Review: Silver Silence by Nalini Singh

Review: Silver Silence by Nalini SinghSilver Silence (Psy-Changeling Trinity, #1; Psy-Changeling, #16) by Nalini Singh
Format: eARC
Source: publisher via NetGalley
Formats available: hardcover, paperback, ebook, audiobook
Genres: paranormal romance
Series: , Psy-Changeling #16
Pages: 464
Published by Berkley Books on June 13th 2017
Purchasing Info: Author's WebsitePublisher's WebsiteAmazonBarnes & NobleKoboBook Depository
Goodreads

New York Times bestselling author Nalini Singh returns to her extraordinary Psy-Changeling world with a story of wild passion and darkest betrayal...
Control. Precision. Family. These are the principles that drive Silver Mercant. At a time when the fledgling Trinity Accord seeks to unite a divided world, with Silver playing a crucial role as director of a worldwide emergency response network, wildness and chaos are the last things she needs in her life. But that's exactly what Valentin Nikolaev, alpha of the StoneWater bears, brings with him.
Valentin has never met a more fascinating woman. Though Silver is ruled by Silence--her mind clear of all emotion--Valentin senses a whisper of fire around her. That's what keeps him climbing apartment buildings to be near her. But when a shadow assassin almost succeeds in poisoning Silver, the stakes become deadly serious...and Silver finds herself in the heart of a powerful bear clan.
Her would-be assassin has no idea what their poison has unleashed...

My Review:

An answer to entirely too many of the questions, problems and issues in the entire Psy-Changeling series boil down to the truism that “human beings suck”. This isn’t a criticism of the series, merely an observation, because, after, all, human beings do suck. And for all of their differences, all of the races in this series, whether Psy, Changeling or original recipe human, are still all variations of human, and human beings suck.

Now that I’ve got that off my chest, there’s a reason for the rant within the story. So much of the non-romantic action in Silver Silence is a response to some particular human beings sucking very, very much.

Silver Silence, as the first book in the Psy-Changeling Trinity sub-series, follows the events in Allegiance of Honor, and everything that led up to this point. What was once a world with three separate and equally distrustful if not equally powerful factions is beginning to coalesce into the alliance brought about by the Trinity Accords.

The Psy, the Changelings and the Humans, at least through the loose coalitions that speak for each group, are determined to work together for the greater good. And for the continued survival of all three.

But there is an awful lot of bloody water under the damn bridge, and there are a lot of very wary members of all three groups. Particularly the humans. The Changelings and the Psy, while always distrustful of each other at best, always did have somewhat equal power. Changeling minds are immune to Psy interference. But humans, less physically threatening than the Changeling and always open to mental interference from the Psy, have a lot to forgive, particularly of the Psy. Changelings mostly left them alone, while the Psy have spent a century plucking advances out of the minds of humans, keeping those advancements for themselves and breaking the human’s minds in the process.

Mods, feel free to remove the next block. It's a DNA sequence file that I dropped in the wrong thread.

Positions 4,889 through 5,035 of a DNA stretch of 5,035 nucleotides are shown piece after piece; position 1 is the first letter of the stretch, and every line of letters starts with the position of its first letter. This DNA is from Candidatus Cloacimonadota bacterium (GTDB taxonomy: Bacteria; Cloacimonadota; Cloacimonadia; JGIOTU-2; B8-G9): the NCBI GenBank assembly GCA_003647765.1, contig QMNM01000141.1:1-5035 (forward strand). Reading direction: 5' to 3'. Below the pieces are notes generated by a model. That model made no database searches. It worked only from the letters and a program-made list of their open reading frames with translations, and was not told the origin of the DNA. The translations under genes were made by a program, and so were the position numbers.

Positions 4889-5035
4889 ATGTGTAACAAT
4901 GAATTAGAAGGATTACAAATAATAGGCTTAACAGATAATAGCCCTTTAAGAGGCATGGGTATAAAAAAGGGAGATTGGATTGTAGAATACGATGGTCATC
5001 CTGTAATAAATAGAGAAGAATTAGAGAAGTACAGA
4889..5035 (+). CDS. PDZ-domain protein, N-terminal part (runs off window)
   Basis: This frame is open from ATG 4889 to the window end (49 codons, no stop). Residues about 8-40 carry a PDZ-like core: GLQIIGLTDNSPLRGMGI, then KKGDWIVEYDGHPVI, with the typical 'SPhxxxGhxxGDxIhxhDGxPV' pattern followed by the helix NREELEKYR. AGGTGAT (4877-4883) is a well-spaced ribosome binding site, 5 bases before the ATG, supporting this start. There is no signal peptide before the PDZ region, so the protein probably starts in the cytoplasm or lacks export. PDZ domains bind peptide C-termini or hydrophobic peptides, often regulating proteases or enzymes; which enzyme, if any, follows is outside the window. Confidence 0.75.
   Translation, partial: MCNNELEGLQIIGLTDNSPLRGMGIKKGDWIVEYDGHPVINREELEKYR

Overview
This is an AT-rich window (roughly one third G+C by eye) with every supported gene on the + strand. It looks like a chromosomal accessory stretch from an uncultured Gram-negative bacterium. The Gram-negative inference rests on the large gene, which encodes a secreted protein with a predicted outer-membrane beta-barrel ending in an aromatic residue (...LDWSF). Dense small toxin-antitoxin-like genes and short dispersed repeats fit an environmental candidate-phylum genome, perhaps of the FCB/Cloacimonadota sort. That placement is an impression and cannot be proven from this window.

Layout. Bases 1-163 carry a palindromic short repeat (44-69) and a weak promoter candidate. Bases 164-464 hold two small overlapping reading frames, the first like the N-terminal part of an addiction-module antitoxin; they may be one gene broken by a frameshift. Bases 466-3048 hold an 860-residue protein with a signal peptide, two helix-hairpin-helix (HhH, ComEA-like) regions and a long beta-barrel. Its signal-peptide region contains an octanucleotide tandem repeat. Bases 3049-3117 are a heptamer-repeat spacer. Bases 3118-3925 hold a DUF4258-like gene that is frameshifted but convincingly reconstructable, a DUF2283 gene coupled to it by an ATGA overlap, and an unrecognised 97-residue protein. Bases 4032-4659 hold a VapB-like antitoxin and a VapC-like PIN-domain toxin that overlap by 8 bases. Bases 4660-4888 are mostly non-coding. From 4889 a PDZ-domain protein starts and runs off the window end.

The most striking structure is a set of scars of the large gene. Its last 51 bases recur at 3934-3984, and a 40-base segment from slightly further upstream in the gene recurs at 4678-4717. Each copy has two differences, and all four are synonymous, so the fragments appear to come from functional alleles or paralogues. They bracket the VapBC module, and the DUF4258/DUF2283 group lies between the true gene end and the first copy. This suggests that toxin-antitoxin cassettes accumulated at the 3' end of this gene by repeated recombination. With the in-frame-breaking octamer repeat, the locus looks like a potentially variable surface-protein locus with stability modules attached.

All too many of the Psy were a force that lived up to the old maxim about power corrupting and absolute power corrupting absolutely. No one could stop them, so they felt empowered to do whatever they damn well pleased to whoever they could.

Those days are over. Not necessarily or always out of altruism, but because the PsyNet that all Psy must connect to in order to remain healthy and function is itself sick. By walling themselves off from human emotions in specific and humans in general, the Psy have closed off a necessary safety valve for the PsyNet’s sentient mind. Psy need humans (and changelings) to willingly form bonds with them, and those bonds can’t be coerced. Without those bonds, without the breaking of the Silence conditioning that keeps them emotionally barren, the Psy will all die, but not before going on a psychopathic rampage of planet-wide proportion.

So the seemingly all-powerful Psy, whether reluctantly or willingly, must cooperate and intermingle with the Changelings and the humans. But it is in all three groups’ best interests to learn to get along. They each have something that the other lacks, strengths that the others need, and weaknesses that the others can shore up. Now that they are not all out to merely exploit each other. Business is still business, and that’s fair. But they’ve all finally acknowledged that they have to work together or things will get very, very ugly, and it won’t necessarily be anyone in particular’s fault. Once you start treating groups as “the Other”, bad things happen to both parties.

And that’s where this story comes into the whole. The Human Alliance, led by Bowen Knight, is willing to work with the Psy and the Changelings on an equal footing. There is still some distrust, but it is reasoned and reasonable distrust. But there are other human agencies working in the shadows who condemn any human who works with the others as either under Psy influence or a traitor to their race. (And haven’t we all heard those words before?)

The shining symbol of interspecies cooperation is Em-Net, a global crisis response team that provides assistance to all whenever and wherever needed. And it is personified by its extremely capable director, the Psy Silver Mercant. So Silver is attacked by stealth, from the shadows, by a patient predator who wants to see Em-Net in disarray and unable to respond, while also crippling the future of the powerful Mercant family.

But Silver is not alone when she ingests the poison that has been lurking unsuspected in her stored nutrition packets. Instead, the Bear Alpha Valentin Nikolaev is in her apartment, attempting to bait her into an un-Silent response to his rather less-than-subtle wooing. Valentin rescues Silver, and sets the events of the rest of the story in motion.

Despite her being Psy, Valentin knows that Silver is his mate. And he will do anything to protect her and keep her safe. And if that anything includes taking her to the Denhome and giving her ample opportunities to fall for both him and his clan, so much the better.